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ARTICLES Colonel John Levering, Assistant Adjutant General

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Col. John Levering was born in Philadelphia, Pennsylvania, on April 19, 1826.  His grandfather, Major John Levering, was a soldier in the Revolutionary War.  John Levering lived in Philadelphia and married Miss Elizabeth W. Forman, in December of 1847.  He had four children, Frank, Emma, and Fred.  After his marriage, John Levering traveled West, where he stopped in Cincinnati, Ohio in 1849.  He only stayed in Cincinnati for a year and decided to move to Lafayette, Tippecanoe County, Indiana on March 1, 1850.  He purchased a farm and grew crops for five years.  In the winter of 1854 to 1855, he served as a principal clerk of the House of Representatives of Indiana, and a member of the State Board of Agriculture.  He also was a county surveyor and city civil engineer.  In January 1856, he established a real estate and loan business, with over two million dollars invested at one time, more than all the banks in the city of Lafayette.

Colonel John Levering

When the Civil war broke out in April of 1861, Indiana Governor Oliver Morton and John Levering aided in equipping the Indiana troops.  He made a contract for the first army tents in Philadelphia.  On June 5, 1861, Governor Morton commissioned John Levering an Assistant Quartermaster, with the rank of Captain, of the 2nd Indiana Brigade and on August 3, President Abraham Lincoln commissioned Levering a Captain and Assistant Quartermaster of the United States army and served in the Cheat Mountain Campaign.  In January 1862, the president ordered Levering to Post Gauley Bridge, Virginia and in August 1862, he served on the staff of General Pope, commanding the Army of the Potomac.  On September 18, 1862, the Quartermaster General ordered Levering to report to Colonel Ingallis, Chief Quartermaster at Union General George B. McClellan’s headquarters.  On September 21, 1862, Levering reported to General Fitz John Porter, Fifth Corps.  Seven days later, on September 27, 1862, by a special order of the Army of the Potomac, Levering was assigned to Humphrey’s Division.  On November 4, 1862, General A. A. Humphrey ordered Levering to report to Washington, D. C.  On November 10, 1861, Levering reported to General J. J. Reynolds at Louisville, Kentucky, to join the Army of the Cumberland.  On February 17, 1863, Levering became Chief Quartermaster at Nashville, Tennessee and on May 7, 1863, President Lincoln, on the recommendation of Secretary of War, Edwin Stanton, appointed Levering Major and Assistant Adjutant General and assigned to Major General J. J. Reynold’s Fifth Division, 14th Army Corps at Murfreesboro, Tennessee.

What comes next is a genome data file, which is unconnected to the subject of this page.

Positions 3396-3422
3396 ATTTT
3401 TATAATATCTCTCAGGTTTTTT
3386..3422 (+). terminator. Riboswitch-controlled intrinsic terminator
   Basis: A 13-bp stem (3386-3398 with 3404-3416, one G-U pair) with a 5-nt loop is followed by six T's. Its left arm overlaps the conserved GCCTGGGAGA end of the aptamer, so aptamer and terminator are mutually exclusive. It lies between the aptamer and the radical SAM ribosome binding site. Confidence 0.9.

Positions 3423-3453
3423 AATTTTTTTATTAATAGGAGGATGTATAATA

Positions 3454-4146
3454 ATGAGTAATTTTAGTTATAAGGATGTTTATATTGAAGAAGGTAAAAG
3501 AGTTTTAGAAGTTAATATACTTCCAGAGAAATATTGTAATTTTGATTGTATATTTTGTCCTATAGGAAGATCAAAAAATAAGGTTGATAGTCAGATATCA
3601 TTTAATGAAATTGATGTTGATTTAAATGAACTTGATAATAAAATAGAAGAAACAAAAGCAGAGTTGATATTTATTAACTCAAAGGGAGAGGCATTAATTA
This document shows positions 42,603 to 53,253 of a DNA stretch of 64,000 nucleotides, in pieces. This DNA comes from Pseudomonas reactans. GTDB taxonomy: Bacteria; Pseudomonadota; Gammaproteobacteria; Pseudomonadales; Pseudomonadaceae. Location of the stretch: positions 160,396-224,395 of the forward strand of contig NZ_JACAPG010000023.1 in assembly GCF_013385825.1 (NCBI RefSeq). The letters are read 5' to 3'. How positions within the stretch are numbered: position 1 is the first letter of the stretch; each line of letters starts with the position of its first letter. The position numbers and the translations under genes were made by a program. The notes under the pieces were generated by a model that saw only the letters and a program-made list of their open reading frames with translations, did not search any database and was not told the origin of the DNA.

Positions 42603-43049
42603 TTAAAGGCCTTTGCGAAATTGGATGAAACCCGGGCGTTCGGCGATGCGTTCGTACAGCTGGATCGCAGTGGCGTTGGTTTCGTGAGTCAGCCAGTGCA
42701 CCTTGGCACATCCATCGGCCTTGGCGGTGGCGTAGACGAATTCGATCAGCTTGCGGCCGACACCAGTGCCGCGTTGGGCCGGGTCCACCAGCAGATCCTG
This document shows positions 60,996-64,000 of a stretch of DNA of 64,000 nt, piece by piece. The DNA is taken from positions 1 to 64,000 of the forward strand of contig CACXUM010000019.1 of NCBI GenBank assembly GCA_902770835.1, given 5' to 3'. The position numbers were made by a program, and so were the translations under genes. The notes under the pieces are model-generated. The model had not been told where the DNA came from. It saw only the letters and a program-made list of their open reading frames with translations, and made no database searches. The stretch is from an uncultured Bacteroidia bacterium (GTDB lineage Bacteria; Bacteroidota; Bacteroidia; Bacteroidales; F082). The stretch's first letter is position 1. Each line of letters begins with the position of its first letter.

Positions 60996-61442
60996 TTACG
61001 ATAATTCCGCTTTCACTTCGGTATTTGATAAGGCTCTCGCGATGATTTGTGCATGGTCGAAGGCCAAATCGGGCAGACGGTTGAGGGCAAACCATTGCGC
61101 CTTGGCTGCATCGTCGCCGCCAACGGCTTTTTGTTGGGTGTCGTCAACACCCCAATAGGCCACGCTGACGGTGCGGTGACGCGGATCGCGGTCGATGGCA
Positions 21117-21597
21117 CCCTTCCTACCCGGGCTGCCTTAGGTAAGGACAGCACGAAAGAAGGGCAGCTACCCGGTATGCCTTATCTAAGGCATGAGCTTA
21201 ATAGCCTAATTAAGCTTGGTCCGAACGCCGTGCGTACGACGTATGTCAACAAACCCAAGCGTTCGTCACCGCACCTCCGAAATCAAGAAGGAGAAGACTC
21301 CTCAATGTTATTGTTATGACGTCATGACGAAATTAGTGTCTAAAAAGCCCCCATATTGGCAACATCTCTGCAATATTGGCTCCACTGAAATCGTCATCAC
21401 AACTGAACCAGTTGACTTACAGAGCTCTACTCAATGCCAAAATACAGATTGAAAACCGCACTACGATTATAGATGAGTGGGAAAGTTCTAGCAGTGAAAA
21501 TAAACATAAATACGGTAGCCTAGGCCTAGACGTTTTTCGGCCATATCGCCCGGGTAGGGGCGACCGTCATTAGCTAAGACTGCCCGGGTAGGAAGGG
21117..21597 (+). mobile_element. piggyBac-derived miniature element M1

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In December 1863, Major General George Thomas ordered Levering to New Orleans, with, J. J. Reynolds.  In 1864, he served as Adjutant General of the Defenses of New Orleans and the 19th Corps.  On December 22, 1864, Levering and General Reynolds transferred to Little Rock, Arkansas.  On January 4, 1865, Levering became Adjutant General of the Department of Arkansas, under the 17th Army Corps.  On February 8, 1865, the War Department commissioned Levering a Lieutenant Colonel.  On March 2, 1865, the President commissioned him a brevetted Colonel.  On May 9, 1865, the War Department and General J. J. Reynolds awarded Levering the highest commendations on qualifications of staff officers.  On April 20, 1865, the Department of Arkansas moved Levering to Fort Smith and Port Gibson, in the Cherokee Nation.  On July 4, 1865, Levering was sent to Memphis and New Orleans on special assignment to General Canby and Phil Sheridan.  General Sherman sent Levering to St. Louis on special business and on November 20, 1865, Levering was relieved of duty and ordered to report to the Adjutant General of the army, and during the month of December was on special duty in Choctaw and Chickasaw Nations, with his headquarters at Boggy Depot.  On January 4, 1866, Levering was honorably discharged.

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General Reynolds wrote that Colonel Levering “entered the service at the very beginning of the Rebellion, and has served zealously and faithfully; has never been absent from his command in the field, except when compelled to be so by sickness contracted in the line of his duty. . . . his reports in now on file in Washington prove him to be a superior officer.  As adjutant general he has been equally distinguished in the Army of the Cumberland and Department of the Gulf.  He is an officer of superior business ability.”

After the war, John Levering returned home to his business in Lafayette.  For many years, Levering served as the director of the First National Bank of Lafayette.  He died on July 2, 1901, at the age of 75.  His wife, Elizabeth, died on November 24, 1887.  He is buried in the Spring Vale Cemetery in Tippecanoe County, Indiana.

Militia sword belonging to John Levering. Inscription reads: “Major John Levering A.A.G.”

Resources

Biographical Record and Portrait Album of Tippecanoe County, Indiana, (Chicago, Illinois, Lewis Publishing Company, 1888), 388-392.

This specific article is under full copyright.  Copyright © 2007, All Rights Reserved.

Next Keynote Article: “Union Colonel Marcellus Mundy: A Colonel With A Conscience”

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